In the same AP&SS paper (pag 199) Hoyle says 'the so called standard big Bang Model (standard actually only in the minds of those who wish it to be standard) contains an immediate self contradiction. The entire Universe is supposed to originate and yet the mathematical structure of the theory does not permit matter to originate. The logical position is as in a religious miracle, namely something happens which according to the rules is not supposed to happen.'

While in the 1948 paper, concerning the possibility of continuous creation of matter in cosmology, you may read:

'This possibility (the continuous creation of matter) seemed attractive especially when taken in conjunction with aesthetic objections to the creation of the universe in the remote past. For it is against the spirit of scientific enquiry to regard observable effects as arising from 'causes unknown to science', and this is in principle what creation in the past implies.'

Finally I fully agree with you Brig when you say that: >The existence of a physical world is unexplained, with or without a beginning. Why people find the former satisfying and the latter disturbing I don't understand.<

In my opinion the reason is definitely not a strictly scientific one, it doesn't depend on how good the various technical explanations are: to me it looks like a matter of, so to speak, uneasiness: I mean Humanity seems not still grown up enough to accept the less comfortable situation represented by an extended (in time, space and life) universe in which the importance of our earth-based Mankind looks someway diminished. Something like the attitude of the young child who wants everything for himself, who wants to stay always in the center of the stage (I was about to write 'in the center of the Universe' indeed a Freudian 'Lapsus').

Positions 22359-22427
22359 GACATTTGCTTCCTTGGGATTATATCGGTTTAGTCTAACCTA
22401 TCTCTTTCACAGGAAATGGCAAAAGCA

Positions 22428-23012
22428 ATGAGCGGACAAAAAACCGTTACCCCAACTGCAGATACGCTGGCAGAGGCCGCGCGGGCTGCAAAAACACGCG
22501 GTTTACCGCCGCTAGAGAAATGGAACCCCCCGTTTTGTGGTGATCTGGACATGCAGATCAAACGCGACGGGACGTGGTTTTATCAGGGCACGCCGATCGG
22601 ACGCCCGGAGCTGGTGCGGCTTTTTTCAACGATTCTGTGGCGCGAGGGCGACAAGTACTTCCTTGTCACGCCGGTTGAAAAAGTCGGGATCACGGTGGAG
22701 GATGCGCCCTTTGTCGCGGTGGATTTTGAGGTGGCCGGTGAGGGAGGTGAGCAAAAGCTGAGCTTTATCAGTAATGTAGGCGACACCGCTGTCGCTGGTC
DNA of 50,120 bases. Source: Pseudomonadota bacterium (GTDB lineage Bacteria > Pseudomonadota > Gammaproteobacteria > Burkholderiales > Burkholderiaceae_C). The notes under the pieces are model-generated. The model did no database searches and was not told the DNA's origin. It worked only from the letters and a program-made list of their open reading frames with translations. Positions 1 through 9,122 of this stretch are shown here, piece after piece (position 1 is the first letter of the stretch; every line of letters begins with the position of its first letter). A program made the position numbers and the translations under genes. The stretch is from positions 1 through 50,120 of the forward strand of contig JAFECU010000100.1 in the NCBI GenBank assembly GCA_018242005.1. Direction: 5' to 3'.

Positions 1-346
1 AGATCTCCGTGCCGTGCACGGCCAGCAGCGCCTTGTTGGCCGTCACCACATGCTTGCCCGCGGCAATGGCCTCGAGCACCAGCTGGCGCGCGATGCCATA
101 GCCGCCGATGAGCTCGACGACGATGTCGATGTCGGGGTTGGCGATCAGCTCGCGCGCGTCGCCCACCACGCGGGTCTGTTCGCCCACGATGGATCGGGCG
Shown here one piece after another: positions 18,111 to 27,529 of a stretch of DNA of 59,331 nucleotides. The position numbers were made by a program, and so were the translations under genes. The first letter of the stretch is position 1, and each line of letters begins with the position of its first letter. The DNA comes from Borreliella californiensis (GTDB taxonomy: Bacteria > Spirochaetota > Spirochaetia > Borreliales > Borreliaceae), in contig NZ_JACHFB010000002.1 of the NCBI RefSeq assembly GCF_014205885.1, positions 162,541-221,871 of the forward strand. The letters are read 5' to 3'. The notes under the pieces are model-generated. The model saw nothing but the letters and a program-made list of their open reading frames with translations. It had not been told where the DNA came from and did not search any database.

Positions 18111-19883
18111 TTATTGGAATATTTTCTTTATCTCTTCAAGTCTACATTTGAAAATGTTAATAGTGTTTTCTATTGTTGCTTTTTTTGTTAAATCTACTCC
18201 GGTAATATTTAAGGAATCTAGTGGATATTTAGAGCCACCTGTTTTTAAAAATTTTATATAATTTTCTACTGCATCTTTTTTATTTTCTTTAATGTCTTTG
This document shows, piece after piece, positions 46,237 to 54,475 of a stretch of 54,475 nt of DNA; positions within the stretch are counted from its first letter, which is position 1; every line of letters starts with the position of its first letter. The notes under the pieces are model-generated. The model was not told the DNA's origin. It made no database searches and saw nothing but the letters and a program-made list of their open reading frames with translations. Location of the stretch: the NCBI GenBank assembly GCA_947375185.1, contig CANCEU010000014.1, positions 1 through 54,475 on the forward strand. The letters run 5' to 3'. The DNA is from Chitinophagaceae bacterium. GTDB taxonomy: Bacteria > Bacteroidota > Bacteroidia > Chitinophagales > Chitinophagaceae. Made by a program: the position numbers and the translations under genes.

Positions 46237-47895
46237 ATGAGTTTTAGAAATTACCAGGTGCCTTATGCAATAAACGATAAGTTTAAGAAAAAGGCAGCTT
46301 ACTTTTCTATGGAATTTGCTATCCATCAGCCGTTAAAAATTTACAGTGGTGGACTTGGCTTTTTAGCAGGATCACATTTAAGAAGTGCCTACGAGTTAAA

And in my opinion this explains the success of principles like the Antropic one, as, in aiming somehow the universe toward the Man, they basically take care of the human uneasiness with respect to its surroundings.

Sincerely / Gabriel Manzotti / Monza Italy

Fred Hoyle... is a related CA webpage.
The End and the Big Bang is a related CA webpage.

From: Ken Jopp
21 Aug 2002
Subject: [The Big Bang]

...Lurching in another direction: As sympathetic as I am to the Cosmic Ancestry model, I think you eventually will need to come to terms with the Big Bang cosmology and posit a mechanism for the origin of biological life. I don't know how you can propose an ever-existing universe. If the universe has always existed, why hasn't the "heat death" of entropy put an end to it yet? What's the mechanism for the creation of new, unattached protons needed to form new stars? You probably have dealt with this somewhere on the site already-If so, please point me to the place. ...All the best, Ken

12:45 PM / Brig Klyce replies-- I do not understand cosmology enough to propose an alternate theory. But I have read enough to know that the subject is wide open. See for example a recent article -- "...Our Universe is so unlikely that we must be missing something," by Philip Ball, Nature Science Update, 13 Aug 2002. "...Either space is not accelerating for the reasons we think it is, or we have yet to discover some principle of physics."

The consensus behind the big bang is motivated partly by an unholy alliance between creationists and Darwinists -- it's the only issue they agree on. This consensus shouts down theories like mine and preserves the gridlock that has controlled public opinion concerning evolution for several decades.